Description of Vulnerable Populations

When I hear the word “vulnerable,” a stream of thought comes to mind. Initially, associations are pretty concerning and dark, but the longer I think about them, the more positive meanings appear in my head. First, I think about vulnerable populations and the challenges that occur in their lives. Nonetheless, second thought reveals the strength and inseparable bond between people of a particularly vulnerable population.

Three positive words associated with the word “vulnerable” are power, collaboration, and development. Three negative words associated with the word “vulnerable” are weakness, fear, and disadvantage.

Vulnerable populations are a notion describing groups of people who suffer from some sort of disadvantage. The vulnerability may be connected, among other things, to race, ethnicity, income, age, health condition, and environment. Refugees and victims of natural disasters are examples of vulnerable populations. People with chronic health conditions or HIV/AIDS are a vulnerable population. Racial minorities, homeless, uninsured, economically disadvantaged, and drug addicts are also examples of such groups of people.

The strengths-based approach focuses not on limitations and deficits but the individual strengths. This approach functions as a protective mechanism and promotes well-being, fostering resilience by developing coping skills.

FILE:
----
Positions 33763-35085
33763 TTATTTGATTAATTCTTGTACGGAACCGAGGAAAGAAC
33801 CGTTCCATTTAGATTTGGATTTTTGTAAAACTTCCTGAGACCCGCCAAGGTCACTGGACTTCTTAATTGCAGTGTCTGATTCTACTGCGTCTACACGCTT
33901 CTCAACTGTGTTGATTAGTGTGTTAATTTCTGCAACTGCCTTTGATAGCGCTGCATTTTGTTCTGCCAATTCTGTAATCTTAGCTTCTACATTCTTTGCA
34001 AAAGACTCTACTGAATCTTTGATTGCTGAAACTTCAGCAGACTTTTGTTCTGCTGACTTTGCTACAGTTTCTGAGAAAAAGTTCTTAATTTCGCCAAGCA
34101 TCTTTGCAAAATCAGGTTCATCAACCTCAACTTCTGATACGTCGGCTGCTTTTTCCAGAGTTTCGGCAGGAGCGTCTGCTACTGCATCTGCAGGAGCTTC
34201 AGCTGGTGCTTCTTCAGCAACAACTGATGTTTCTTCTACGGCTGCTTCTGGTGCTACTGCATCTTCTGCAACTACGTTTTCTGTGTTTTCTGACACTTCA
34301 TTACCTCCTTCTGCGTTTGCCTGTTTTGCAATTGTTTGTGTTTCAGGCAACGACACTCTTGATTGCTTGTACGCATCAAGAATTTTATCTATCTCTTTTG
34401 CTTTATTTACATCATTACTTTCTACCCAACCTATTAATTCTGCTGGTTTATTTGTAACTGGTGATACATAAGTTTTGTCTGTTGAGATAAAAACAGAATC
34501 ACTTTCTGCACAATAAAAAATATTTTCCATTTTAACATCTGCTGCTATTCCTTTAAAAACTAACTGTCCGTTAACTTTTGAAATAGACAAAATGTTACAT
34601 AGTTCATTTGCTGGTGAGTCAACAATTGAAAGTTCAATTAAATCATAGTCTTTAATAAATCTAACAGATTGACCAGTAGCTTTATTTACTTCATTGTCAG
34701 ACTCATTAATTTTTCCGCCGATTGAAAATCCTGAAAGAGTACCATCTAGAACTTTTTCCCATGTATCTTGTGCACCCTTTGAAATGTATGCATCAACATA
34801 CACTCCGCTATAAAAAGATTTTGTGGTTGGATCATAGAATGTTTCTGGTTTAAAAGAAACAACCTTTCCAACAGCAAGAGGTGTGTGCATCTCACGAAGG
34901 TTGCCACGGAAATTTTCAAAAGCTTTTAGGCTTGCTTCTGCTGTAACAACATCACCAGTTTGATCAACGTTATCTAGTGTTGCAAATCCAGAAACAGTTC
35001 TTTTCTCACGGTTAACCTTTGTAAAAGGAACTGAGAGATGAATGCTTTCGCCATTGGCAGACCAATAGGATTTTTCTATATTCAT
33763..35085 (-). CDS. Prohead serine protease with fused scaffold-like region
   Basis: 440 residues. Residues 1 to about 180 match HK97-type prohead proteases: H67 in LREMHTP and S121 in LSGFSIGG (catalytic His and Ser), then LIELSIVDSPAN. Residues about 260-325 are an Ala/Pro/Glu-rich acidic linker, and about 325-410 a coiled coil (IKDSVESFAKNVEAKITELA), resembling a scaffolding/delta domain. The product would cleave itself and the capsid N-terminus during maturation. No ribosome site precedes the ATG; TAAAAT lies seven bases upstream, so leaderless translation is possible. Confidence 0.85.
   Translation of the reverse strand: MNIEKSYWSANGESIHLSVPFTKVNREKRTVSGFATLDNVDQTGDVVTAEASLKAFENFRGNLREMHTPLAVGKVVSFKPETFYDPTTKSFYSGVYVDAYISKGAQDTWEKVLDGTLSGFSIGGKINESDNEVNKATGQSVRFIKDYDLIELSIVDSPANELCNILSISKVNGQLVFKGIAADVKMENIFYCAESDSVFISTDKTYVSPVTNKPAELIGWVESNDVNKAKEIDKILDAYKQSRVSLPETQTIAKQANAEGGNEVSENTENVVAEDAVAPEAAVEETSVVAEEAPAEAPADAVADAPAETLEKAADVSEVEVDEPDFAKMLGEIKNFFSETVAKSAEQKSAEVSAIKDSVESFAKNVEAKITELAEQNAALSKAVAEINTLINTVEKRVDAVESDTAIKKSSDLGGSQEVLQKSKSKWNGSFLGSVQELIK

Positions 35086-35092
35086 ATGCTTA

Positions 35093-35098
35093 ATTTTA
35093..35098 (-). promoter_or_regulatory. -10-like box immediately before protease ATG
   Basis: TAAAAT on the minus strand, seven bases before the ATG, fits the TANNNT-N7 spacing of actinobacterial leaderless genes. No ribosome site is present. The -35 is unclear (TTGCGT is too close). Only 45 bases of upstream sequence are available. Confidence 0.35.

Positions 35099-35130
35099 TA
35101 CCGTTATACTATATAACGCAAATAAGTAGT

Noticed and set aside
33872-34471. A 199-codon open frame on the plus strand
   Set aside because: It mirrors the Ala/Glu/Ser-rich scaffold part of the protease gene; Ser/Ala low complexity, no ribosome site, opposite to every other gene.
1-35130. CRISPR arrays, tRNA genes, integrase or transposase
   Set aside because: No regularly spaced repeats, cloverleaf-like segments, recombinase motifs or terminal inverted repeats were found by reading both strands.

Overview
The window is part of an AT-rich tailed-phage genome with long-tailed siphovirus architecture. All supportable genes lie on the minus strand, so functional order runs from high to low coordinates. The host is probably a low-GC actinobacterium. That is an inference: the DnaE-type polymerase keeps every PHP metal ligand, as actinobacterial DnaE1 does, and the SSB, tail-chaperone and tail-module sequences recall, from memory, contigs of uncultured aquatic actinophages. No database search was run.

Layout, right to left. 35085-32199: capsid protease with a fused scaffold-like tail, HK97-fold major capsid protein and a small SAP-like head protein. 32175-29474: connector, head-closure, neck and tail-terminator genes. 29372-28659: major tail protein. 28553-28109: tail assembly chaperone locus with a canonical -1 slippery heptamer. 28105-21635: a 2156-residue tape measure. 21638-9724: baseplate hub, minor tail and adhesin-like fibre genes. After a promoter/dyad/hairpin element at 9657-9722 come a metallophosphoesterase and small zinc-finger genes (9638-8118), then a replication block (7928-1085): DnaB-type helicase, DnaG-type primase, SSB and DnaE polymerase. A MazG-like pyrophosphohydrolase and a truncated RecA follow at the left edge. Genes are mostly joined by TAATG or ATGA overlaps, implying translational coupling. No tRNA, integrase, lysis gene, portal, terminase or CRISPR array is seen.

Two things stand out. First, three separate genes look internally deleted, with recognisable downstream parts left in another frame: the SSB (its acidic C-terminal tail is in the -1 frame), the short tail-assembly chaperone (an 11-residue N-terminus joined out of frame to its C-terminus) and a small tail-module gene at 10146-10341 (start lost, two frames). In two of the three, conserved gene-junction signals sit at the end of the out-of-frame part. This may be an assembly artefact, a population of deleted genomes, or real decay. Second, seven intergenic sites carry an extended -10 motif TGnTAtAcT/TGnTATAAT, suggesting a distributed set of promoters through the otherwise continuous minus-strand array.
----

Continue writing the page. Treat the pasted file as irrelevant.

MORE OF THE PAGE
When I hear the word “resilient,” a lot of words come to my mind: strong, adaptable, tough, flexible, steady. This word emphasizes human strength, the ability to face a challenge, adapt to any circumstances, cope with hardships and deal with problems. According to McDonald-Harker et al., “resilience emphasizes processes that occur at multiple levels, consisting of individual, relationship, community and cultural factors interacting to produce positive developmental outcomes among individuals experiencing significant adversity” (1900). I associate “resilient” with the words “unstoppable” and “invincible” as well because it reflects over inner power, will, and readiness to stay strong and move on.

Work Cited

McDonald-Harker, Caroline, et al. “A strength-based approach to exploring factors that contribute to resilience among children and youth impacted by disaster.” The British Journal of Social Work, vol. 51, no. 5, 2021, pp. 1897-1916.

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